20. Figure 14: ATX-C7 1 1 1 1 1 3 1 2 3 3 2 3 2 3 3 2 2 A synergistic effect of porphyrins and ultrasound on cell killing and on tumor bearing animals (Yumita, N. et al., Jpn. J. Cancer Res., 1990, 81, 304-308) was discovered by Umemura and co-workers. Our research on the aqueous sonochemistry of porphyrin molecules has resulted in the identification of typical carbon centered radicals that are observed following the sonolysis of surface active organic solutes in aqueous solutions. This suggests that the sonodynamic effect in the presence of porphyrins could be due to a radical mechanism. An example of the EPR spectrum observed following sonolysis of ATX-C7 in the presence of DBNBS-d2 is shown in Figure 15. *Figure 15: EPR spectrum following the sonolysis of argon saturated ATX-C7 solutions in the presence of DBNBS-d2. The lines in the spectrum are labeled: methyl (3), –•CH2 (2) or –•CH– (1) carbon radical spin adducts. Misik, V.; Riesz, P. Ann. N.Y. Acad. Sci, 2000, 899, 335-348. *Miyoshi, N.; Sostaric, J. Z.; Riesz, P. Unpublished results. SonochemistrySociety For Free Radical Biology and Medicine Sostaric & Riesz 20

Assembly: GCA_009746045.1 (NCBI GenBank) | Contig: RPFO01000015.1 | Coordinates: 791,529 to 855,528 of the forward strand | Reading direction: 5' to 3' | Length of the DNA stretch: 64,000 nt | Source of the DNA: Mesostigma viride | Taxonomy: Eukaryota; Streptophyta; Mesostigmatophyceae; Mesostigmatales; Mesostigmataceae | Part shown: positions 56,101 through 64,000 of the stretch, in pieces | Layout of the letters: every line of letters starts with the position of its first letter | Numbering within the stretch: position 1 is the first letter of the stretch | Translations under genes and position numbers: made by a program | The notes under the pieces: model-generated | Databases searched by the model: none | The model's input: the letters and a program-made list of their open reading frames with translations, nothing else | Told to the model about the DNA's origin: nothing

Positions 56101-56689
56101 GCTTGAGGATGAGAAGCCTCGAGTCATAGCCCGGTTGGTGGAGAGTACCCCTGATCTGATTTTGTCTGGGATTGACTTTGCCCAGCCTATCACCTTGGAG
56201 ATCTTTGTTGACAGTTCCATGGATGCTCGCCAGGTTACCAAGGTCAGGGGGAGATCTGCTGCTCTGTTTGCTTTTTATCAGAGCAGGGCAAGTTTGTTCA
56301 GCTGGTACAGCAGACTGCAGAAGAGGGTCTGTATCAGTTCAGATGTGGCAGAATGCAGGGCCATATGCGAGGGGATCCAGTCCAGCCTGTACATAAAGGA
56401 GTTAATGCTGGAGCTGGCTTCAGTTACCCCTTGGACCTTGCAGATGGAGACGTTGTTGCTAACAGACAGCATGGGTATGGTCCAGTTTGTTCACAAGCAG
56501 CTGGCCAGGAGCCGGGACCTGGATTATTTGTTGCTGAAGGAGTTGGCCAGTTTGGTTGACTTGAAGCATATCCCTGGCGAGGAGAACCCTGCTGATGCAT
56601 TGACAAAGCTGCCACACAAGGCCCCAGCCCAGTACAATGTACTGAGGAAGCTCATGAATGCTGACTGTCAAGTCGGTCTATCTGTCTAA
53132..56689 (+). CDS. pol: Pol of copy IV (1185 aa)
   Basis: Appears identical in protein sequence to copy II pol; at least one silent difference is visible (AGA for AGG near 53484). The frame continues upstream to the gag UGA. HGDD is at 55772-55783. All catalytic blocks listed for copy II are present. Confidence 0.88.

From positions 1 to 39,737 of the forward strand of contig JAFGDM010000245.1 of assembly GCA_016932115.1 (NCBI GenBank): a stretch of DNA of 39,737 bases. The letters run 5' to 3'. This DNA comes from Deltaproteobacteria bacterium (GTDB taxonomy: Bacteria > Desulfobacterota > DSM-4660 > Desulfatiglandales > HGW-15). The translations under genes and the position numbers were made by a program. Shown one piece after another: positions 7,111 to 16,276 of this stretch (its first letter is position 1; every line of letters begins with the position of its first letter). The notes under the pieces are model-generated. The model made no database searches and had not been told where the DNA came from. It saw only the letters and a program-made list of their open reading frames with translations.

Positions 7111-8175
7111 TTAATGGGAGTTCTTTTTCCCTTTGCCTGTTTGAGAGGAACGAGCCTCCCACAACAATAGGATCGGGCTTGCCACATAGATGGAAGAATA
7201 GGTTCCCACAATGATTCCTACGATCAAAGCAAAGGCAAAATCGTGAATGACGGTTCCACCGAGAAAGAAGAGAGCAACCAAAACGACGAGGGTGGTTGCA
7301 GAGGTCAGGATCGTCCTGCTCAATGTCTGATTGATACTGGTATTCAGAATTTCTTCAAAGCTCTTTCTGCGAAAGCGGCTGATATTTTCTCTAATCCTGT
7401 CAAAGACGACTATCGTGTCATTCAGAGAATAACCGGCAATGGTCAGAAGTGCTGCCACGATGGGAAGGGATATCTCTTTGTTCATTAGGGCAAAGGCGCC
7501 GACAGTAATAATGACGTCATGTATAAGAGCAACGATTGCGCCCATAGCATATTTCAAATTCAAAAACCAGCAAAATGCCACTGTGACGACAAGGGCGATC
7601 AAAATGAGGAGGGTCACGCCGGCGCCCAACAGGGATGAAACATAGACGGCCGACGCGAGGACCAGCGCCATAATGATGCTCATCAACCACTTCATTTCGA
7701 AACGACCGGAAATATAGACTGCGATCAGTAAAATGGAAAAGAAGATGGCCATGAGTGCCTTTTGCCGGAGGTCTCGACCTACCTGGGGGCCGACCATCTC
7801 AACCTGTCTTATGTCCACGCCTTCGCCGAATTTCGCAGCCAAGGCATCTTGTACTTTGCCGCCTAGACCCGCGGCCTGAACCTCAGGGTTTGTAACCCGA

21. Sonosensitizer O2 OO H OH Hot Spot Extracellular Medium The work on basic sonochemistry, especially with regard to radical trapping reactions following the sonolysis of model surfactant systems and aqueous solutions of sonosensitizers has been useful in helping to elucidate the mechanism of sonodynamic therapy. A working hypothesis for sonodynamic therapy is shown in Figure 16. The non-volatile sonosensitizers undergo pyrolysis or radical scavenging reactions with H and OH at the gas/solution interface of collapsed cavitation bubbles. The intermediates (carbon centered radicals) react with oxygen to form peroxyl and alkoxyl radicals. These radicals have a much longer diffusion distance through the extracellular medium and are capable of attacking the allylic hydrogens of lipids in the plasma membrane, thus initiating lipid peroxidation chain reactions. In contrast, H atoms and OH radicals that diffuse from the hot spot to the extracellular medium cannot cause significant cellular damage, due to their short diffusion distances, as a result of their extremely high reactivities. Figure 16: The mechanism of sonodynamic therapy(Not to scale) Misik, V.; Riesz, P. Ann. N.Y. Acad. Sci, 2000, 899, 335-348 SonochemistrySociety For Free Radical Biology and Medicine Sostaric & Riesz 21